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Monday, February 16, 2009

Is this dangerous?



Rotor's prototype crankset is hollow and drilled full of holes
Photo ©: James Huang

A closer look at Carlos Sastre's Rotor prototype cranks

Recently we gave you a quick look at Carlos Sastre's (Cervélo Test Team) prototype Rotor cranks but information on them was decidedly scarce at the time. Though they appeared to be hollow-forged cranks with a smattering of holes drilled in them to save weight, it turns out that we were only partially correct. The crankarms are indeed hollow and forged and the holes do save weight, but the order of operations is not what you would expect and is what makes these special.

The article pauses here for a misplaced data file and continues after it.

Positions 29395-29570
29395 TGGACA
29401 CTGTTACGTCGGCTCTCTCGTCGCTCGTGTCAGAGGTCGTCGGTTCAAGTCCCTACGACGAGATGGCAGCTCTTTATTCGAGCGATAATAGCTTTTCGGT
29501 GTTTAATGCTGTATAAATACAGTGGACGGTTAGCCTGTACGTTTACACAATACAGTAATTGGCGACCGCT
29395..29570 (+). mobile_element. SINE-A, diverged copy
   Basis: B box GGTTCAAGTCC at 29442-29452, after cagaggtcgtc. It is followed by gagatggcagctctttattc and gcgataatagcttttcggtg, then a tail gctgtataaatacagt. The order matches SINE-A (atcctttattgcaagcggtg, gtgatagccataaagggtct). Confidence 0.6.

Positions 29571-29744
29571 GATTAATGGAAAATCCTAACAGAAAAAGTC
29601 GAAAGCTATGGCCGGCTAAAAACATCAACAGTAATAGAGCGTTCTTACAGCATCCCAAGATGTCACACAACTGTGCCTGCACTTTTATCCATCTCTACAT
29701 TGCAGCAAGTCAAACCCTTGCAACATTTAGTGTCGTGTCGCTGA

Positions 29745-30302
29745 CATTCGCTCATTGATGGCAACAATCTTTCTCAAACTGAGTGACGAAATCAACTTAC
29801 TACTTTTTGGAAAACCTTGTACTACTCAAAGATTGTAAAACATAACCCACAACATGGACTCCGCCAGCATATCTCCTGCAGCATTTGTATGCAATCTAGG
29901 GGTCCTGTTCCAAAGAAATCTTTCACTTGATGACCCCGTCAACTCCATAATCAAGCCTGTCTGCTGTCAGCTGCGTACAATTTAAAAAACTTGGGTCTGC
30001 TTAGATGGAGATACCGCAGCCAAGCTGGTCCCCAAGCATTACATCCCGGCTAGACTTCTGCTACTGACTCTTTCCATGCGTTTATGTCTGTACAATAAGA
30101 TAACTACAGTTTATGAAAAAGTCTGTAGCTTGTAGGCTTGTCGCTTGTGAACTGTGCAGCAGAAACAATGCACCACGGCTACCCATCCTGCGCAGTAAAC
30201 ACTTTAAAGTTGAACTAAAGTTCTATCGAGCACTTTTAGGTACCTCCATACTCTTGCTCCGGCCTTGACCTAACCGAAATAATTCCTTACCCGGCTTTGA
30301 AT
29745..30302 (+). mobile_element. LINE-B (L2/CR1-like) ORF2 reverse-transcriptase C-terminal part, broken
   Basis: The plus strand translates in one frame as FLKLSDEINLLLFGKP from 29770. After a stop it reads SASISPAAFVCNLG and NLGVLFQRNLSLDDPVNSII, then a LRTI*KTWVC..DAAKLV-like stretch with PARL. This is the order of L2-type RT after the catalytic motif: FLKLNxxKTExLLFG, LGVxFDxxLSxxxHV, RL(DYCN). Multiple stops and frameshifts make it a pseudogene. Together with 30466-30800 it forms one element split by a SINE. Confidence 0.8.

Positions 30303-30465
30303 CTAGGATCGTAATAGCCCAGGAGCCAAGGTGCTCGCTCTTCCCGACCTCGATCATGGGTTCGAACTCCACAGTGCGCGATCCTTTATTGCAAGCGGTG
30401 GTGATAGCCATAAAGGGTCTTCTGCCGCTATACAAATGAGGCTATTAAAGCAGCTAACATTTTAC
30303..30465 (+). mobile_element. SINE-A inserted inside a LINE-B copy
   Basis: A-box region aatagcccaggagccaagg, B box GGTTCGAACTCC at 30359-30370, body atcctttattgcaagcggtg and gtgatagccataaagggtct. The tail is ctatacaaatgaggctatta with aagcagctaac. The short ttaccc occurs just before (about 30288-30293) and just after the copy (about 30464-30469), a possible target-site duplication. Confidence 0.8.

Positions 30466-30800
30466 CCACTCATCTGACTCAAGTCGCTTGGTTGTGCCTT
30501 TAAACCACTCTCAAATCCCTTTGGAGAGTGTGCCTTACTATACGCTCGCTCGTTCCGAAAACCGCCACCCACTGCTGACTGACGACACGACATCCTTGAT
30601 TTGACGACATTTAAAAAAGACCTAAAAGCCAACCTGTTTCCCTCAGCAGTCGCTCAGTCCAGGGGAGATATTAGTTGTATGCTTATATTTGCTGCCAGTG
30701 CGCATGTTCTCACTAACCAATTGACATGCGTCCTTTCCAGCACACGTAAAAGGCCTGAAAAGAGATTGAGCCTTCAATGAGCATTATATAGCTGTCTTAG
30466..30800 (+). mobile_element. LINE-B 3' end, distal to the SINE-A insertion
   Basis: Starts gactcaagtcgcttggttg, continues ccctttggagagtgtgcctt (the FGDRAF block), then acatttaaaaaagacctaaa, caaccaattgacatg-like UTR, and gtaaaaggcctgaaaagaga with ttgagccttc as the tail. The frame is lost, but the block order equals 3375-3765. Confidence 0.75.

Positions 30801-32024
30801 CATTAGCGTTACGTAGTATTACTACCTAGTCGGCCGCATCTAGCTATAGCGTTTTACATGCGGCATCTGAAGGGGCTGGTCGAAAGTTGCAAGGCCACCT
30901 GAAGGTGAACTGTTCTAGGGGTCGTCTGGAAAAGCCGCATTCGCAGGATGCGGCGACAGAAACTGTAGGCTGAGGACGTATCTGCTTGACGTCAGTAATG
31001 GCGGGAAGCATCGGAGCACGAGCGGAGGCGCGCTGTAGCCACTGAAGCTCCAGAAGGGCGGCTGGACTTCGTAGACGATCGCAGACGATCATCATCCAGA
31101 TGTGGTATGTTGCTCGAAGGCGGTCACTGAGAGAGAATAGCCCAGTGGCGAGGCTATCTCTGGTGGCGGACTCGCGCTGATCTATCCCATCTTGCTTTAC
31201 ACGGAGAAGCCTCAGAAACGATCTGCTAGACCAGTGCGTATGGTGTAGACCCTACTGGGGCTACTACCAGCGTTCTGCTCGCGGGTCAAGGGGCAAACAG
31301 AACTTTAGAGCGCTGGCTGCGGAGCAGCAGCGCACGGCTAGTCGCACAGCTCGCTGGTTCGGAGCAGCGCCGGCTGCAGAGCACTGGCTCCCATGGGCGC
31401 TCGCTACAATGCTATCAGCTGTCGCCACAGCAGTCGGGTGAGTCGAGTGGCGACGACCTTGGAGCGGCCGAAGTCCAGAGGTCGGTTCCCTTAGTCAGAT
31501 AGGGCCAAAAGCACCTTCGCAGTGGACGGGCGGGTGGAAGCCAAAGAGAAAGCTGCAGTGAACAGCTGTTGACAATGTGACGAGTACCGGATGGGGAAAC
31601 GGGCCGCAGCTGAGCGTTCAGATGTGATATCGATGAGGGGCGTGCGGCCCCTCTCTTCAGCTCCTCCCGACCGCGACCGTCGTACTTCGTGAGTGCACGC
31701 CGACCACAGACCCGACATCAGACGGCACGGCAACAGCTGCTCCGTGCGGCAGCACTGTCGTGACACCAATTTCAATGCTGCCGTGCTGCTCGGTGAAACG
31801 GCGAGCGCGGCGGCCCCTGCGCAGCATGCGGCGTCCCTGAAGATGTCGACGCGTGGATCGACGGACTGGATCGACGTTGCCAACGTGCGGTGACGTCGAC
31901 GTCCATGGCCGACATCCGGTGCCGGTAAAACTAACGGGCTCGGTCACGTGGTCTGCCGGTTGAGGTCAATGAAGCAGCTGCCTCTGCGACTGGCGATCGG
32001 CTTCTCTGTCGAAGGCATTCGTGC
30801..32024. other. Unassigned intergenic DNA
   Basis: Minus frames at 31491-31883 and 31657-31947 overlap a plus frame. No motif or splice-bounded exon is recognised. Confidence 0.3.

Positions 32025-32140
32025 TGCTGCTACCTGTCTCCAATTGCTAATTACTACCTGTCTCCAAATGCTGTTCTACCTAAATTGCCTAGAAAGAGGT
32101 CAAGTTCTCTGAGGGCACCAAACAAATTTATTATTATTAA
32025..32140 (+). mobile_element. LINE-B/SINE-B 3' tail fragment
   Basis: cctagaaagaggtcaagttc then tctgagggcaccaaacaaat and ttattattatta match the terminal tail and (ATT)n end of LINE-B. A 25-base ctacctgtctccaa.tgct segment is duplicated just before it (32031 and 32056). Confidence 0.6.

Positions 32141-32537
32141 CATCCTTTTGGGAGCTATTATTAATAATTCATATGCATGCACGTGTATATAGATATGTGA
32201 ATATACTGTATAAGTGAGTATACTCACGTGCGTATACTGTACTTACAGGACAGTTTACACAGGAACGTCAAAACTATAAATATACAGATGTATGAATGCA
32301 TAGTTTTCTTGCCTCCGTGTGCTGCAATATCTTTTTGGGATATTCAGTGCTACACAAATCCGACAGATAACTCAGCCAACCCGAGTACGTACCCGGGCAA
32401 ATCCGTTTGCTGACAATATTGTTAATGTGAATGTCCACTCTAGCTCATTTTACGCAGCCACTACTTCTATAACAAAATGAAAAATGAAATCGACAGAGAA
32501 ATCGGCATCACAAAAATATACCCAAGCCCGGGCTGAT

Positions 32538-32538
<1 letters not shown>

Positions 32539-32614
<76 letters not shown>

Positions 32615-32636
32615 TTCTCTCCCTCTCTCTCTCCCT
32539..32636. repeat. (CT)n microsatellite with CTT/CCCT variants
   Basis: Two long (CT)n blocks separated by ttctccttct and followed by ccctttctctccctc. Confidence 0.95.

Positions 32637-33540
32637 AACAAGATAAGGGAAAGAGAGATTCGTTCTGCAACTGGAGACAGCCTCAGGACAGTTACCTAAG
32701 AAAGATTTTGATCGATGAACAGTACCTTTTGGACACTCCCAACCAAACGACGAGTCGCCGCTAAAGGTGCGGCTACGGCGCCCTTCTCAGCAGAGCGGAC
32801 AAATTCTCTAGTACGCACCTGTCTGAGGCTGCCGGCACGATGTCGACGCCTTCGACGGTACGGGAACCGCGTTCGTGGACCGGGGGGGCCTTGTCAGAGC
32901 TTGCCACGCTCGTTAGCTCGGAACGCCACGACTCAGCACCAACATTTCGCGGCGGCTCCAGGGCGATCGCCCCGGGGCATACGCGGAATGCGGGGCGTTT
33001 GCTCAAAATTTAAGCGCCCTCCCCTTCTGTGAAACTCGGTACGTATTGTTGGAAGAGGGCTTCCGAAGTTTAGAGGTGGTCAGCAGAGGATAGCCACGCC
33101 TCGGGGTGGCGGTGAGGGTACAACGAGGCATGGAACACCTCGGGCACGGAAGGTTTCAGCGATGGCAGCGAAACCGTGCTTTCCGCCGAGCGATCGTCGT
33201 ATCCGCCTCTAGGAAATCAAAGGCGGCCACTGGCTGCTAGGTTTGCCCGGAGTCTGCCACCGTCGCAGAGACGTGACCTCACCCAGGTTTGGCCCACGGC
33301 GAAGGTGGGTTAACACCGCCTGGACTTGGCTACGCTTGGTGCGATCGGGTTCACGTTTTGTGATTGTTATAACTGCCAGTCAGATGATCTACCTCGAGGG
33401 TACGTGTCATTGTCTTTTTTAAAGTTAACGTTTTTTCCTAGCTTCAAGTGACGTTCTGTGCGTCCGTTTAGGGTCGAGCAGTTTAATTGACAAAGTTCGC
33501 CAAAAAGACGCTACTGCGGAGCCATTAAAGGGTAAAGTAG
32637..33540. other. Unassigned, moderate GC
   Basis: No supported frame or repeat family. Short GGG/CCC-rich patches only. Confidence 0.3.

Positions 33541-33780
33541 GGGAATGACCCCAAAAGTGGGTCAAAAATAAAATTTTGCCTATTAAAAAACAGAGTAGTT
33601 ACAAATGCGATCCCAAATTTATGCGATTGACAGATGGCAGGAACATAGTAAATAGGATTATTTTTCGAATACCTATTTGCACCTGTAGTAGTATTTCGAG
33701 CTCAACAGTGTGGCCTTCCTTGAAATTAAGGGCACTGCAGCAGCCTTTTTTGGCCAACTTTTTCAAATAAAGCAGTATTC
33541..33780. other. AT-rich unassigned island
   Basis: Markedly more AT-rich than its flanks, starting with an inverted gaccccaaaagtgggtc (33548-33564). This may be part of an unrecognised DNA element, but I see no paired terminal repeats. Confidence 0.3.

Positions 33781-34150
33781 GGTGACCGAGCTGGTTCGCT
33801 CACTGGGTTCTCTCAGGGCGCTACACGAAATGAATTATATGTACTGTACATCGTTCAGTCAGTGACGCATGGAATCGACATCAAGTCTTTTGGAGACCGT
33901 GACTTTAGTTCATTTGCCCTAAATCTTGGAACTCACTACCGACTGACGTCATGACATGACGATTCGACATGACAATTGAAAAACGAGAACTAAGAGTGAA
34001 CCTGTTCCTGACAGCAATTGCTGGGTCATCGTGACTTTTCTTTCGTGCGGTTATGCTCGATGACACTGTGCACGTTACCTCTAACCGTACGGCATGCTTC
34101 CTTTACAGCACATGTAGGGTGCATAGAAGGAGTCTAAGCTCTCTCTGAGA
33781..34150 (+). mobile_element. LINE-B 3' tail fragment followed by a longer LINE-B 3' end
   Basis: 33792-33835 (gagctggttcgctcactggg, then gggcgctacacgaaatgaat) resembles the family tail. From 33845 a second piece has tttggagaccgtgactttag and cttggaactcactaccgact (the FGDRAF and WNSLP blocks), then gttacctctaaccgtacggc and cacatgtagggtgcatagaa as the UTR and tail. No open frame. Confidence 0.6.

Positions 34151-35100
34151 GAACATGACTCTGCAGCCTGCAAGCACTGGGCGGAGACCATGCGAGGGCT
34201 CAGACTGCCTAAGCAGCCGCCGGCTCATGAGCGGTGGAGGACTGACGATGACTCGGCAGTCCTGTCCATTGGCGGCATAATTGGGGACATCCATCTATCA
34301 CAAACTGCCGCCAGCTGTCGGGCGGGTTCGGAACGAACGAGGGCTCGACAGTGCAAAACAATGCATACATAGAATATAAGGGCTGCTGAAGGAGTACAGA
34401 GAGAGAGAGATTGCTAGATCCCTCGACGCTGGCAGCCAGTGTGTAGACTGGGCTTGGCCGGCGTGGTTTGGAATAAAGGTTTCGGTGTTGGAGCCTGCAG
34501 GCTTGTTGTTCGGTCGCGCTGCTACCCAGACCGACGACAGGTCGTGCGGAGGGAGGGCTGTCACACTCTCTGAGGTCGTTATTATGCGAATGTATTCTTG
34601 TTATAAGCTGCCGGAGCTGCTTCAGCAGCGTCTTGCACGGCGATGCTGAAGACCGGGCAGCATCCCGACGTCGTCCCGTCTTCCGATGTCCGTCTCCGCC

The arms actually start out as solid forgings, not hollow ones. Holes are then drilled clean through the arms from both the sides and outer faces but their diameters, directions and locations are carefully selected such that the overlapping intersections leave virtually zero material in the crank interior. The result is effectively a hollow-forged part with a liberally perforated skin plus an indisputably distinctive appearance.

It remains to be seen how well the novel cranks actually perform but regardless, the concept is ingeniously original. In fact, not only does it apparently avoid infringing on anyone else's patents but Rotor has filed one of its own.

Rotor insists that Sastre's crank is still only a development mule, however, and though the manufacturing process has a name the item itself still does not. In fact, Rotor co-founder Pablo Carrasco said that the 2008 Tour de France champion won't even be using it in competition here at the Tour of California.

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